How to develop your apprenticeship curriculum with the employer

Follow these 5 phases of developing your curriculum with the employer.

How to develop your apprenticeship curriculum with the employer

The 2019 education inspection framework (EIF) has a new focus on curriculum, which has stumped some providers. But the thing is – the focus on curriculum isn’t new. The difference is just the 3 i's – intent, implementation and impact.

Here are 3 things to remember about the 3 i's:

  1. The curriculum needs to reflect the needs of the learner, employer and sector
  2. The curriculum needs to reflect the core values of the employer – if there isn’t synergy, is it the right employer?
  3. The curriculum should give learners the opportunity to apply their knowledge and skills in the workplace today, in 6 days, 6 weeks, 6 months and later in their career.

Another big thing to remember is that providers must work with the employer to develop the curriculum.


You need to get your employers in a room and listen to their needs – they'll know the exact KSBs they want apprentices to learn. You then need to find out how the employer’s requirements work with the standard to create your curriculum.

This sounds easy on paper, but of course putting plans into action can be tricky. To make your curriculum works, you’ll need to build a stronger relationship with your employer – keep listening and challenging them, and bring them into the process as much as you can. Employers are always busy, so getting them to give up their time can be a challenge in itself, so you need to explain exactly what the curriculum is, what it should look like, and the impact it’ll have on their learners.

The 5 phases of curriculum development with the employer

1. Planning – identify the wants and needs

  • Identify your shared objectives so you know why it’s important to work together
  • Agree to the level of collaboration – this could be time commitments or task-based agreements
  • Identify the shared needs of your organisations – like learner outcomes, off-the-job etc.
  • Complete a job role skill analysis
  • Work together to unpick and understand the standard
  • Work together to understand the skills and knowledge of the learner – their starting point and what KSBs they need to cover

2. Agreements – get some plans in writing

  • Agree your joint aims, objectives and level of collaboration
  • Discuss and agree the commitment of the employer’s staff – e.g. They may have a Monday morning meeting to discuss priorities for the week. Could this be an opportunity for a learning review that could be built into the curriculum?
  • Agree timeframes for reviews, meetings and off-the-job
  • Create your commitment statement. (You can find a template for the commitment statement here.)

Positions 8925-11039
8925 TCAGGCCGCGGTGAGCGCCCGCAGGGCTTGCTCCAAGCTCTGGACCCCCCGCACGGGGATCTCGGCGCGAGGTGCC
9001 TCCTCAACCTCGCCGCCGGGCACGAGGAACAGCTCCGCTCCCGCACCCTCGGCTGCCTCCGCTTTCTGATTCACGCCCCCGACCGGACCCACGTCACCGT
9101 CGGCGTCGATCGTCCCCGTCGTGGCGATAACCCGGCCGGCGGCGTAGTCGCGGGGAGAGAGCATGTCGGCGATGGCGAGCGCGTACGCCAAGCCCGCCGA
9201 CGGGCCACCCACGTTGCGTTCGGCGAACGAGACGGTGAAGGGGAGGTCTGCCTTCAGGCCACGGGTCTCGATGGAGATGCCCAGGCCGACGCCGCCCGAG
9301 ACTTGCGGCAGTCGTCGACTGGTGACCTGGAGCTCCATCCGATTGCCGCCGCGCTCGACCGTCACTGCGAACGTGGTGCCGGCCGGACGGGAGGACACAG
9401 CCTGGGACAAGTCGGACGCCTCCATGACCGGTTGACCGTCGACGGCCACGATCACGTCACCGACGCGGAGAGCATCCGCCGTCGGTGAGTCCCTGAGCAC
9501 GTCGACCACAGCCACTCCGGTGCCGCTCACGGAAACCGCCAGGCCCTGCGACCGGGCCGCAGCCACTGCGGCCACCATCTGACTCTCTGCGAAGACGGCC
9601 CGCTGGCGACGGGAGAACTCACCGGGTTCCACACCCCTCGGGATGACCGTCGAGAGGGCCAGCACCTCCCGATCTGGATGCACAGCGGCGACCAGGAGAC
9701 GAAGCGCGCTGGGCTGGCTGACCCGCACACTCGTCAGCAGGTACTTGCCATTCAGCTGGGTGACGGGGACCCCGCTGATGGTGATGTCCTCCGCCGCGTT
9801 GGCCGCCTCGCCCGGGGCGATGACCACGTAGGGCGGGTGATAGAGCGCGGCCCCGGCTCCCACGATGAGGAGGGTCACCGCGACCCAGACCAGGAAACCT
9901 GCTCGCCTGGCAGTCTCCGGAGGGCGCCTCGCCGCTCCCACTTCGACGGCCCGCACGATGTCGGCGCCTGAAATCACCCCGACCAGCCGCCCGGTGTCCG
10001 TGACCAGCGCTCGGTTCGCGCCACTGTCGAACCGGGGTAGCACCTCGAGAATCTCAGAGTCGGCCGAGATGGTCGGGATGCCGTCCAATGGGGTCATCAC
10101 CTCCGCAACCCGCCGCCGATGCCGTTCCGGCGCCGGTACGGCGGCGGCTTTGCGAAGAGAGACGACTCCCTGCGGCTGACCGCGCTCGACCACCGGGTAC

3. Collaboration in practice – complete key activities together

  • Map your curriculum – include the KSBs in the standard, the employer’s value, and the behaviours expected by you and the employer
  • Develop the curriculum together
  • Plan how you’re going to deliver together – remote reviews, work shadowing, feedback, achievement events, the gateway process etc.
  • Include any CPD commitments required by the employer’s staff

4. Maintenance – keep challenging and listening as you collaborate

  • Schedule reviews into learner progress, but also your relationship with the employer. How can you develop to help your learner develop?
  • Schedule progress milestones and how you’re going to measure learner progression
  • Complete an employer survey
  • Complete a health check and skills scan to see how you, the employer and learner are getting on

5. Next steps – things you can do to improve

  • Create a working advisory group in your organisation to share best practice about collaboration
  • Join employer forums
  • Add non-executive employer members to your board or committee so you have an employer voice in your training organisation

Collaborating with employers can be challenging, but it’s a rewarding and important part of apprenticeship delivery. Of course, there are barriers to overcome – like communication, programme visibility, scheduling, off-the-job training, different priorities, physical barriers and time – but that’s where OneFile comes in.

OneFile’s apprenticeship software has tons of built-in features that make it easier for training providers to collaborate with employers – like instant messaging, remote reviews, progress dashboards and off-the-job tools. That’s why it’s already used by 700 training organisations to deliver apprenticeships.

To find out more about OneFile and how it can help you collaborate with employers, download your guide to employer collaboration.

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This article includes research and opinion sourced by OneFile at the time of publication. Things may have changed since then,
so this research is to be used at the reader's discretion. OneFile is not liable for any action taken based on this research.